Vermont Choral Union marks 50 yeas with concert series

Fifty years ago, University of Vermont professor James G. Chapman founded the Vermont Choral Union ? a community-based a cappella choral group. The ensemble of 36 singers is still going strong, now with Middlebury’s Jeff Rehbach at the helm. Rehbach will lead the Vermont Choral Union in three anniversary concerts next week: at the Mahaney Center for the Arts at Middlebury College on Friday, at the McCarthy Recital Hall at St. Michael’s College on Saturday and at the Unitarian Church of Montpelier on Sunday.
The Choral Union typically sings music from the Renaissance to the present day. The upcoming performance “Wings of Song” will feature works drawn from five decades of Vermont Choral Union repertoire. A special choral suite was commissioned and composed for the ensemble’s 50th anniversary by award-winning composer and 2001 Middlebury College graduate Christina Whitten Thomas. Thomas lives in Pasadena, Calif., where she spends her days composing and teaching private piano, flute and voice lessons. She is also a staff soloist and alto section leader at La Canada Congregational Church.
Thomas composed the Choral Union’s anniversary piece for 8-part choir and flute, set to poetry by three Vermont writers: “I Was There” by Jay Parini, “Canticle” by Abigail Carroll, and “Green and Gold” by Jean Killary.
“I often approach composition as if I am writing a story. There is the prologue, the exposition, increasing conflict, climax, resolution, epilogue,” Thomas explained. “In choosing a poem, I look for some technical aspects like length, structure, imagery that might be captured effectively through music, clear, singable words.”
The hour-and-a-half concerts will also include 18th-century psalm settings by historic Vermont figures such as Justin Morgan and Elisha West, researched and brought to light by Professor Chapman. Works on the program from other composers, like William Byrd, Heinrich Schütz, Johannes Brahms, Josef Rheinberger, Maurice Duruflé, Charles Villiers Stanford, Francis Poulenc, Samuel Barber, Will Todd and Randall Thompson, bring to life texts from church traditions, theater and romance, and the natural world.
“The Union’s been winging its way into the future,” Rehbach said, explaining the program title “Wings of Song.” “There’s a sense of soaring and taking flight in this year’s program.”
Rehbach grew up in the Rochester, N.Y., area, where he was raised playing the viola and violin and singing in the church choir. He went to Cornell University for Chemical Engineering, but by the time he was a senior he was a music major. He stayed on for six years to work in the university’s music library; that’s when he earned his Master’s Degree in Musicology and got his first conducting jobs. He also picked up a Master’s in Library Science from Syracuse before coming to Vermont in the early ’80s for a job in the Middlebury College music library. “The job shifted as times changed,” he said. In 2010, he retired, and a year later became the Choral Union’s director. Rehbach was well suited for the job, with 25 years of directing the Middlebury Congregational Church choir, not to mention his love of music.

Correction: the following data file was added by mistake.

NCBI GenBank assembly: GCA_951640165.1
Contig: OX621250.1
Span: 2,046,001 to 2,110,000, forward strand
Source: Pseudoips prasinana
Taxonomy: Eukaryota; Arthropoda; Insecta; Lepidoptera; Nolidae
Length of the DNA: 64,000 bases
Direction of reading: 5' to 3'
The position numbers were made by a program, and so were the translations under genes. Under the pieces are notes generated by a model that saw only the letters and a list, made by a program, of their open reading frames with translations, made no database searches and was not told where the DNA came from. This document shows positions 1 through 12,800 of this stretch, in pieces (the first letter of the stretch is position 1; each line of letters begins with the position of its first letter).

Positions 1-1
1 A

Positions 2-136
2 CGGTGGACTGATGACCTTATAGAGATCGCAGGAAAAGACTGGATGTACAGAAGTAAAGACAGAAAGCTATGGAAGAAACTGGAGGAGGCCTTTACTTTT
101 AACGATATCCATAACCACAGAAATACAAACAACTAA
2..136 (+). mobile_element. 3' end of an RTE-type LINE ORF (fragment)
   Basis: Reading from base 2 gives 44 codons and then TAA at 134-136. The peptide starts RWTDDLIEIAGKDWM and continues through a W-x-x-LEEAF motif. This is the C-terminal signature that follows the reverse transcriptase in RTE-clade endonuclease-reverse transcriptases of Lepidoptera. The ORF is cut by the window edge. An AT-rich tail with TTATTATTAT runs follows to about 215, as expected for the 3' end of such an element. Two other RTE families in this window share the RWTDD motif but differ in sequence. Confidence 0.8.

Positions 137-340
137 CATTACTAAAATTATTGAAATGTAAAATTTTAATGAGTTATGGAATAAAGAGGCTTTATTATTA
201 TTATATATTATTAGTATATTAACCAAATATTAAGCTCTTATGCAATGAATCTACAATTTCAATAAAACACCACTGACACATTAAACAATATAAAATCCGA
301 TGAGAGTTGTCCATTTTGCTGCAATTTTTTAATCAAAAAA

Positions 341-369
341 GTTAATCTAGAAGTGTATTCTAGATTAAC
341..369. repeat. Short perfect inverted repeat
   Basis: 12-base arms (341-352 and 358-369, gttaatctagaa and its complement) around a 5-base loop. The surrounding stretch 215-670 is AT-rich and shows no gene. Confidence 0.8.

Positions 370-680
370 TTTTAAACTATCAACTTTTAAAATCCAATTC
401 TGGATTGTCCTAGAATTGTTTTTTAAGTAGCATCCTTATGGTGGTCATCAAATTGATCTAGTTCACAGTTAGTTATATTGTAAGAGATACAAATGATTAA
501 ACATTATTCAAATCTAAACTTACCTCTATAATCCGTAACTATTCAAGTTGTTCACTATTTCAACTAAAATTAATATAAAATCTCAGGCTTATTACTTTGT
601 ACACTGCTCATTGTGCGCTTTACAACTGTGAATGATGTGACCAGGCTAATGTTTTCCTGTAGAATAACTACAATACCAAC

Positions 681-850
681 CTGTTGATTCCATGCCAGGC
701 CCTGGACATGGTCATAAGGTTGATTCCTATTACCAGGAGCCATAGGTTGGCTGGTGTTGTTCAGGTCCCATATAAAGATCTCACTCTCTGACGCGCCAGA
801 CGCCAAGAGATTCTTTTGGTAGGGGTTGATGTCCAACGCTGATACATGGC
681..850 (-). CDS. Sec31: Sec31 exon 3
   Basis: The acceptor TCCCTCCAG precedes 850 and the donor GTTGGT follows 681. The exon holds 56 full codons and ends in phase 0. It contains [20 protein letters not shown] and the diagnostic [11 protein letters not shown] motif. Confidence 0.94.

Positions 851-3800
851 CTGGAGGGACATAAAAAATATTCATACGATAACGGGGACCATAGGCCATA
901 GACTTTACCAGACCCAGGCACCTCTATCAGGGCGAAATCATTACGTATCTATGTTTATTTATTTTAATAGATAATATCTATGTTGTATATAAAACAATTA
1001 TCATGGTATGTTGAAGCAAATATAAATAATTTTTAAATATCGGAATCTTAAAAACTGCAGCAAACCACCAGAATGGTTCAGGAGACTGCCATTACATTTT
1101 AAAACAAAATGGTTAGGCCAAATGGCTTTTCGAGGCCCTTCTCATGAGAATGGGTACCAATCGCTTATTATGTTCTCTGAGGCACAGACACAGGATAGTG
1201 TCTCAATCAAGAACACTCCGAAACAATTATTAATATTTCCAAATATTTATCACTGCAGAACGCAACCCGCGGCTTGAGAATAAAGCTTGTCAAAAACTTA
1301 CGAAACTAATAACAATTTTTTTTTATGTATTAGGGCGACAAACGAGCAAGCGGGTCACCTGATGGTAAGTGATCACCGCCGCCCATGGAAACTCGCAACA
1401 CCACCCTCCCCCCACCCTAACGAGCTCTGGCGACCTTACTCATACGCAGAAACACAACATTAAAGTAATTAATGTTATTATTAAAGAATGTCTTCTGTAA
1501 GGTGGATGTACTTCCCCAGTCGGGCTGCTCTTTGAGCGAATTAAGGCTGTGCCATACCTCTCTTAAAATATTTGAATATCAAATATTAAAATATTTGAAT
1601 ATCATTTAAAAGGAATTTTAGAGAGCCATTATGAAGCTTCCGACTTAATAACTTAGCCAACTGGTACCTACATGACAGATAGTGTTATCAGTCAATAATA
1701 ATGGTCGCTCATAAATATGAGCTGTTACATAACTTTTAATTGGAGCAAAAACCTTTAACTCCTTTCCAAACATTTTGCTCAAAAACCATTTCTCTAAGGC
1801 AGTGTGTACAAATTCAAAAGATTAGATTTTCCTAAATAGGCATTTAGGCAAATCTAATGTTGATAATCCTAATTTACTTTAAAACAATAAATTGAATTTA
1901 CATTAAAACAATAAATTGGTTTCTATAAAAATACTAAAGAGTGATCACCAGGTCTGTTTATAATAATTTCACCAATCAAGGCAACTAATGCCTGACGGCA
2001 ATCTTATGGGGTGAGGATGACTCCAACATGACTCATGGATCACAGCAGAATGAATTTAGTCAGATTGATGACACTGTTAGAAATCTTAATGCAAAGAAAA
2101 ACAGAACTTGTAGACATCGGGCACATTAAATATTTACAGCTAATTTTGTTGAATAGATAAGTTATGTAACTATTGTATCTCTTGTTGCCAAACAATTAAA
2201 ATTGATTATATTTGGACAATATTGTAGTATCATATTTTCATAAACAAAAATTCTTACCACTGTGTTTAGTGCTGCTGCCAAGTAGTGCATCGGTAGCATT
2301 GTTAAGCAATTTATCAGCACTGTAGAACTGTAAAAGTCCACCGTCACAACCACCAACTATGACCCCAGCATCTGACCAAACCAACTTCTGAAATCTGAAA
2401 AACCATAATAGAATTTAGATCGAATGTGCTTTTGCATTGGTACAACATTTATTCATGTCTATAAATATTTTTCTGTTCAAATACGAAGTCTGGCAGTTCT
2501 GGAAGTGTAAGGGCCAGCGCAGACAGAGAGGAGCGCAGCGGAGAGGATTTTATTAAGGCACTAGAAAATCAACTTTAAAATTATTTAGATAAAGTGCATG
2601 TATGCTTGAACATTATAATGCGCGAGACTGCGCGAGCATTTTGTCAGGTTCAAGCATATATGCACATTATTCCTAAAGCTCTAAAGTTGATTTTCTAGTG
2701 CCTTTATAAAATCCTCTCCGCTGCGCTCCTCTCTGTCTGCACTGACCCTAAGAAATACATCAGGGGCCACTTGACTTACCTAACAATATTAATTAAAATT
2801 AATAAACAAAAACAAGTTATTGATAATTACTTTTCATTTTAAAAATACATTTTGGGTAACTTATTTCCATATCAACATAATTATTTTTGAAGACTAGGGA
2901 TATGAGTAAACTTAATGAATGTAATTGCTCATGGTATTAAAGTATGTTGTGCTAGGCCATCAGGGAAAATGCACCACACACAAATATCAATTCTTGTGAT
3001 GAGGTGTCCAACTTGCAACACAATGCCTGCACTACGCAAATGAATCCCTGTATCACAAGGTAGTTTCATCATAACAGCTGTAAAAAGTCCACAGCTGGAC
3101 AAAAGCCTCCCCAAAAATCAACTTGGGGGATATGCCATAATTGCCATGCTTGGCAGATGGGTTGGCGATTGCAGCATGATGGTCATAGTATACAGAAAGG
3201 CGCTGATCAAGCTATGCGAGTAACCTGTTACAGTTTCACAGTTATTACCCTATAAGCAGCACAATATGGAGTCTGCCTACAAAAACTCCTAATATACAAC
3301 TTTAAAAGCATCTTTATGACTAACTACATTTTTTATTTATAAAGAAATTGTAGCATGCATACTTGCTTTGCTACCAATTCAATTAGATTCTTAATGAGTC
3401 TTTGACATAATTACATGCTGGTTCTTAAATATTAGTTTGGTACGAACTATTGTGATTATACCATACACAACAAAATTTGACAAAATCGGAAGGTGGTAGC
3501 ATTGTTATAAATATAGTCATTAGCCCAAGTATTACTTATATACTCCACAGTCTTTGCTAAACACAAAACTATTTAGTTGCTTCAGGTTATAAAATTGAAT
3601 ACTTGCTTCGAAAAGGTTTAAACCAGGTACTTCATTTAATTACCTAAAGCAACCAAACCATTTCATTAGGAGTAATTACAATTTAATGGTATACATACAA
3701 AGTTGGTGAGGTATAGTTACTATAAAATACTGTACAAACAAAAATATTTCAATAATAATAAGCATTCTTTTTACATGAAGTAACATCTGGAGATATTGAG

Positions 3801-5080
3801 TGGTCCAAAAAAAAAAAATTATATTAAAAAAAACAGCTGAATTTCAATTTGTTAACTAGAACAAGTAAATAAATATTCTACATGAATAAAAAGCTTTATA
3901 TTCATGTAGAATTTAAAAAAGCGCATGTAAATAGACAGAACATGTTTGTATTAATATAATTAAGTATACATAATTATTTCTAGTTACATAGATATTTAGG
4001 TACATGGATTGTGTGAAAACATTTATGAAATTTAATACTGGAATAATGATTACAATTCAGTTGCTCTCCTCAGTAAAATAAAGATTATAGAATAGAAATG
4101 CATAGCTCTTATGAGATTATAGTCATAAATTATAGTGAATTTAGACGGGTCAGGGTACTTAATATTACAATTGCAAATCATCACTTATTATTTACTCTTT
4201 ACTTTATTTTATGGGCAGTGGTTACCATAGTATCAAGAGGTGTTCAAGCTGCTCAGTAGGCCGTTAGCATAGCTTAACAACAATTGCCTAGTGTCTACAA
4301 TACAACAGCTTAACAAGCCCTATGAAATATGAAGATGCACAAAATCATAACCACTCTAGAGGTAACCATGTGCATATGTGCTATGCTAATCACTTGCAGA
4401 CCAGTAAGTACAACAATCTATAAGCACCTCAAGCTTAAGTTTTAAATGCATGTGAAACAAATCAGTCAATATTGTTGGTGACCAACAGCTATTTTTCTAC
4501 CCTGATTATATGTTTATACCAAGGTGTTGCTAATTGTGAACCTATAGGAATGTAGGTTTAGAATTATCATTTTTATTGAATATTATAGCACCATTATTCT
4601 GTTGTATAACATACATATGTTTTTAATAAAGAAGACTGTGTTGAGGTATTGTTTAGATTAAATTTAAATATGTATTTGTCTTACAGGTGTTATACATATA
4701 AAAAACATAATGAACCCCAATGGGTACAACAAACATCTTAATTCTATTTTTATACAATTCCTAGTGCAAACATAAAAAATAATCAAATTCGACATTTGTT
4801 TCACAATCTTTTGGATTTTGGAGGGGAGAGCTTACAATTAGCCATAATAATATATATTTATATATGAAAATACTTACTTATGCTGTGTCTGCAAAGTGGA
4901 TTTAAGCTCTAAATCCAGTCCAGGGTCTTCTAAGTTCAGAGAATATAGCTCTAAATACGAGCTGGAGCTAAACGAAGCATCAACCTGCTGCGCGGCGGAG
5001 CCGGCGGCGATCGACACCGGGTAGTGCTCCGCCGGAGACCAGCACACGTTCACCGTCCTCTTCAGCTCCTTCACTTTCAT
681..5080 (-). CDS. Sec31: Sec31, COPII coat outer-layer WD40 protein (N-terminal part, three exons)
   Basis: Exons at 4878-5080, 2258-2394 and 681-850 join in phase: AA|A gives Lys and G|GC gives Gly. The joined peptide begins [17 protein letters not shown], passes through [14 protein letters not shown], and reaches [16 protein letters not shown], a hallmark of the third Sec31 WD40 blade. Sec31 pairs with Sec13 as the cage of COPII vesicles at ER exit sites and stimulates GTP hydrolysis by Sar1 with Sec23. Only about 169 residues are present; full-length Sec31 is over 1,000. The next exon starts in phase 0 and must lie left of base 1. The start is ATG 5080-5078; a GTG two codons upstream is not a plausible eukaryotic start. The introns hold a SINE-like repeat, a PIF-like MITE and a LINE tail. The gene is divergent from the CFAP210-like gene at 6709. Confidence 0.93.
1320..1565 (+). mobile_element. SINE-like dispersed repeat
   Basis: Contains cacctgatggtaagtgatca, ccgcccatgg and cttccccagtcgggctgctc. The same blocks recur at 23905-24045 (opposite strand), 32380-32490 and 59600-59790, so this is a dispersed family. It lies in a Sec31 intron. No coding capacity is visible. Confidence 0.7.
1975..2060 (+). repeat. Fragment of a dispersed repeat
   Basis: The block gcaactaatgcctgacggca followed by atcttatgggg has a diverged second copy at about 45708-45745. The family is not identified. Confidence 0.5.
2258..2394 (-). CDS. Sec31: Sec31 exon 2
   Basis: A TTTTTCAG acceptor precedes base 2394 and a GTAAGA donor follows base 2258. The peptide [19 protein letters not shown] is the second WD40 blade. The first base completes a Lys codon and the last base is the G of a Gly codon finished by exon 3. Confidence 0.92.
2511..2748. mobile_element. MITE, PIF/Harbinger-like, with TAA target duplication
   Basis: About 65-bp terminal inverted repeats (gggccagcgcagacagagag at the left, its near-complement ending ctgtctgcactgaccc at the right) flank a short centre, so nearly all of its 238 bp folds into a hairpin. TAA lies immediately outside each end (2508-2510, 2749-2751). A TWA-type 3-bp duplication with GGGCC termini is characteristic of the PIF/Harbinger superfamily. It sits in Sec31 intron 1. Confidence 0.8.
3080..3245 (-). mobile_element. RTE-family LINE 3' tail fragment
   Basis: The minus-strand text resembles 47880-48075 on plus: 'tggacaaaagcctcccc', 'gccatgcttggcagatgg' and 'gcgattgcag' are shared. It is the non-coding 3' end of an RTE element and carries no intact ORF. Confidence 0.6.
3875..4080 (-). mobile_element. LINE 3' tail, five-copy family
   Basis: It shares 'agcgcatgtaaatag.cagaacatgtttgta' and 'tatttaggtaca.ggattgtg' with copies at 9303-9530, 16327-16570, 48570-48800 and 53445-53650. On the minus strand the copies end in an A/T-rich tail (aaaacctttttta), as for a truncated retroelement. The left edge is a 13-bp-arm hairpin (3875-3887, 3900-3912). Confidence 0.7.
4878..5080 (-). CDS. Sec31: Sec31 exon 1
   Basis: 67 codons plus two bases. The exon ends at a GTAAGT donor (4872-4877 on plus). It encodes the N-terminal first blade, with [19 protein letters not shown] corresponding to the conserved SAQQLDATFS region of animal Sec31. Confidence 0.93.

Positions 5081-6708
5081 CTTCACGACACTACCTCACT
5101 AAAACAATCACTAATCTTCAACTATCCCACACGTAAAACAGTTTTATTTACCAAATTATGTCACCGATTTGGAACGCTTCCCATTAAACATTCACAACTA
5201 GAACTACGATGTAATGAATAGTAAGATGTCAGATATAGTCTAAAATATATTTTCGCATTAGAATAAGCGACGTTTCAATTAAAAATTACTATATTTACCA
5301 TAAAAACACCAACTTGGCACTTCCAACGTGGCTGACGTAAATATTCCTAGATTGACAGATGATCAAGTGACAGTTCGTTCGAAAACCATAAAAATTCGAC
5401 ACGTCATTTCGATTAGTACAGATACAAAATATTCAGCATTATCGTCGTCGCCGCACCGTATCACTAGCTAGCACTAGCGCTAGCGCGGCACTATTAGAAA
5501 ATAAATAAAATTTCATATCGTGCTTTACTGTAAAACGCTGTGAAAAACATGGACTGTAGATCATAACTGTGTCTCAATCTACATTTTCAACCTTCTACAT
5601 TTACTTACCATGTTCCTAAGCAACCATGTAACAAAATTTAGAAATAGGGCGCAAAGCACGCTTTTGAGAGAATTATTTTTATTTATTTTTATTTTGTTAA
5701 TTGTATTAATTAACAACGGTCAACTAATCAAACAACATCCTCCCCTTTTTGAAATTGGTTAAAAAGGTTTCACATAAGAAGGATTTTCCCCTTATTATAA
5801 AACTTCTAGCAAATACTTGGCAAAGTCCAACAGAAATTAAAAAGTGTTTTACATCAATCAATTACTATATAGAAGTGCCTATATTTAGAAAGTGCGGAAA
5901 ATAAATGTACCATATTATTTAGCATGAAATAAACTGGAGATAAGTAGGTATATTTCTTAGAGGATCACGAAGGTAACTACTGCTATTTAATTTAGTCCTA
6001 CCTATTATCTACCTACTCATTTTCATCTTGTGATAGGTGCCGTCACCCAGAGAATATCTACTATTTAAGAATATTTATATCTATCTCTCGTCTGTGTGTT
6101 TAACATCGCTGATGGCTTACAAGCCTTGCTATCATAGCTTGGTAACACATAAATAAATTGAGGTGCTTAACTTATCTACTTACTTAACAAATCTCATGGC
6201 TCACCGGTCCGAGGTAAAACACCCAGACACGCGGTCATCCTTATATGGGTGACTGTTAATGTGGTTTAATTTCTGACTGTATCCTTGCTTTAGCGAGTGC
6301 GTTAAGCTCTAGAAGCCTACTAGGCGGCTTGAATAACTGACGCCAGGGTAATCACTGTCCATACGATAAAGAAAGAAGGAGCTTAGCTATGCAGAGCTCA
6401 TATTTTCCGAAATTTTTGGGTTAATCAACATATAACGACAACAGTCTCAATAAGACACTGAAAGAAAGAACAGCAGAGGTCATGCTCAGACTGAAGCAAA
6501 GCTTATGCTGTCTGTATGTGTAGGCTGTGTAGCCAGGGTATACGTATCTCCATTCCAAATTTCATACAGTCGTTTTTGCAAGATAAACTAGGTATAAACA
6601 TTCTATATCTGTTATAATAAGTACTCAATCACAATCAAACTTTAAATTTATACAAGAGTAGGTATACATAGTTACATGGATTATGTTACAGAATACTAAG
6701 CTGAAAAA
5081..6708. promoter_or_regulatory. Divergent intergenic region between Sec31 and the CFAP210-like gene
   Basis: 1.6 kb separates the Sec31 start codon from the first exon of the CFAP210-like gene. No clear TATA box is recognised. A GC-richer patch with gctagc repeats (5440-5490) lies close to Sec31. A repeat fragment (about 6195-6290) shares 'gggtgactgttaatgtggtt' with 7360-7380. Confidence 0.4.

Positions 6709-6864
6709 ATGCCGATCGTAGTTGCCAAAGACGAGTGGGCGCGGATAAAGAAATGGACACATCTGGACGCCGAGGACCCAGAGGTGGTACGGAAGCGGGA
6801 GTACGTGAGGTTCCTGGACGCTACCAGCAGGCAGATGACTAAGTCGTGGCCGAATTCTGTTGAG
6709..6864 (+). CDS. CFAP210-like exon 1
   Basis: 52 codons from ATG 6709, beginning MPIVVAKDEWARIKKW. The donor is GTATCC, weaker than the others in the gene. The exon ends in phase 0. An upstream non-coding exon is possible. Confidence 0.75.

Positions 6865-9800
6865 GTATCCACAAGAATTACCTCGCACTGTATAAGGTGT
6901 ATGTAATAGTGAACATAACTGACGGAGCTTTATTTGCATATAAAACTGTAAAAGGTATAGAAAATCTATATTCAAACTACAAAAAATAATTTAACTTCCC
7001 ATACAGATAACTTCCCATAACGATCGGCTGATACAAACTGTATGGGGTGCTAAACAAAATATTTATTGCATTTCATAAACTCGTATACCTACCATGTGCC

“What motivates me?” He asked himself during a recent interview. “I love having a piece of music take shape. I love working with singers of different backgrounds and abilities come together to create something beautiful. Whether it’s 600 years or six months old, it’s exciting to work together to figure out how we shape the music so that it flows and conveys the composer’s intent.”
Members of the Choral Union are as committed to digging into the music as their conductor.
“Jeff Rehbach is one of the best choral directors with whom I have sung, and working with him is a joy,” said Rob Liotard, a Starksboro resident who’s been singing with the Vermont Choral Union since 2006. “Singing is an intellectual, physical and often spiritual experience … it is amazing to be inside the instrument that is the chorus.”
“The warmth of the Vermont Choral Union’s sound is a perfect metaphor for its members, who make new additions like me immediately feel welcome and part of the VCU family,” said Jon Randel, a Middlebury resident who is in his first season with the ensemble. “Add to that the opportunity to work with excellent singers and an insightful director, and singing with this group is both meaningful and enriching.”
“For me, singing is my time to center myself,” said Paul Schmidt of Bristol. “I liken it to meditation; when the group feels the music, we move together, every voice adding to the symphonic whole. As the last chord of the song finishes reverberating through the hall, I often feel myself wake up as though from a long nap. It’s that feeling which I hope to pass on to the audience.”
Next Friday’s performance at the Mahaney Center for the Arts, 7:30 p.m., will be the premiere of Thomas’s work. Thomas said she hopes the work will be performed again. Tickets for the Middlebury concert will be available at the door. Cost $12 for the public, $10 for college ID holders and $6 for students. For more information and advance ticket sales visit www.vtchoralunion.org.

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